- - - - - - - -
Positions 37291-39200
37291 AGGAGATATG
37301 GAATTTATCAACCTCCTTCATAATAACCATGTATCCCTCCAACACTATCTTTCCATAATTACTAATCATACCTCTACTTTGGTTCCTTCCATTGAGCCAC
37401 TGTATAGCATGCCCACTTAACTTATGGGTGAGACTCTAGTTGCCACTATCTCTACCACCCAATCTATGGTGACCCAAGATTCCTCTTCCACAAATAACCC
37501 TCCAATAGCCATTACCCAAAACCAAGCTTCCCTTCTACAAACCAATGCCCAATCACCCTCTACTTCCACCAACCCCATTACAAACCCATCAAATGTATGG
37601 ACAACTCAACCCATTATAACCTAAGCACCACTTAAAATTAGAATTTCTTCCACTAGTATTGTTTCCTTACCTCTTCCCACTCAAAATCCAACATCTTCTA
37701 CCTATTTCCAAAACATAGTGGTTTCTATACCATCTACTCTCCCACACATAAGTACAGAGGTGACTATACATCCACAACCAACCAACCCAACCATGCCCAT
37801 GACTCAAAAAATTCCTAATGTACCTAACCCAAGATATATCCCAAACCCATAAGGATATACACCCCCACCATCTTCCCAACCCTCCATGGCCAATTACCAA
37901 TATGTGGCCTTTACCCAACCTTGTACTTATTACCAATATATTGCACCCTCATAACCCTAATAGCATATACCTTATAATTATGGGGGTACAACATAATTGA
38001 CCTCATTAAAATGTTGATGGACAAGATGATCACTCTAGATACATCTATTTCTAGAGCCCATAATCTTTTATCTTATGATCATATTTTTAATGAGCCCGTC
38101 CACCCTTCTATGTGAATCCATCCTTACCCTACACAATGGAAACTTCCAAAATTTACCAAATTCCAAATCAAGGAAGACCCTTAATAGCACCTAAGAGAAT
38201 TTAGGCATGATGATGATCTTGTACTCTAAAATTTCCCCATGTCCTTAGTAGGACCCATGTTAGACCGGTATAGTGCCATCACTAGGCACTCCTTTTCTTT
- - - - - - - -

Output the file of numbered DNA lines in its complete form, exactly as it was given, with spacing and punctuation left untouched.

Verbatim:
Positions 37291-39200
37291 AGGAGATATG
37301 GAATTTATCAACCTCCTTCATAATAACCATGTATCCCTCCAACACTATCTTTCCATAATTACTAATCATACCTCTACTTTGGTTCCTTCCATTGAGCCAC
37401 TGTATAGCATGCCCACTTAACTTATGGGTGAGACTCTAGTTGCCACTATCTCTACCACCCAATCTATGGTGACCCAAGATTCCTCTTCCACAAATAACCC
37501 TCCAATAGCCATTACCCAAAACCAAGCTTCCCTTCTACAAACCAATGCCCAATCACCCTCTACTTCCACCAACCCCATTACAAACCCATCAAATGTATGG
37601 ACAACTCAACCCATTATAACCTAAGCACCACTTAAAATTAGAATTTCTTCCACTAGTATTGTTTCCTTACCTCTTCCCACTCAAAATCCAACATCTTCTA
37701 CCTATTTCCAAAACATAGTGGTTTCTATACCATCTACTCTCCCACACATAAGTACAGAGGTGACTATACATCCACAACCAACCAACCCAACCATGCCCAT
37801 GACTCAAAAAATTCCTAATGTACCTAACCCAAGATATATCCCAAACCCATAAGGATATACACCCCCACCATCTTCCCAACCCTCCATGGCCAATTACCAA
37901 TATGTGGCCTTTACCCAACCTTGTACTTATTACCAATATATTGCACCCTCATAACCCTAATAGCATATACCTTATAATTATGGGGGTACAACATAATTGA
38001 CCTCATTAAAATGTTGATGGACAAGATGATCACTCTAGATACATCTATTTCTAGAGCCCATAATCTTTTATCTTATGATCATATTTTTAATGAGCCCGTC
38101 CACCCTTCTATGTGAATCCATCCTTACCCTACACAATGGAAACTTCCAAAATTTACCAAATTCCAAATCAAGGAAGACCCTTAATAGCACCTAAGAGAAT
38201 TTAGGCATGATGATGATCTTGTACTCTAAAATTTCCCCATGTCCTTAGTAGGACCCATGTTAGACCGGTATAGTGCCATCACTAGGCACTCCTTTTCTTT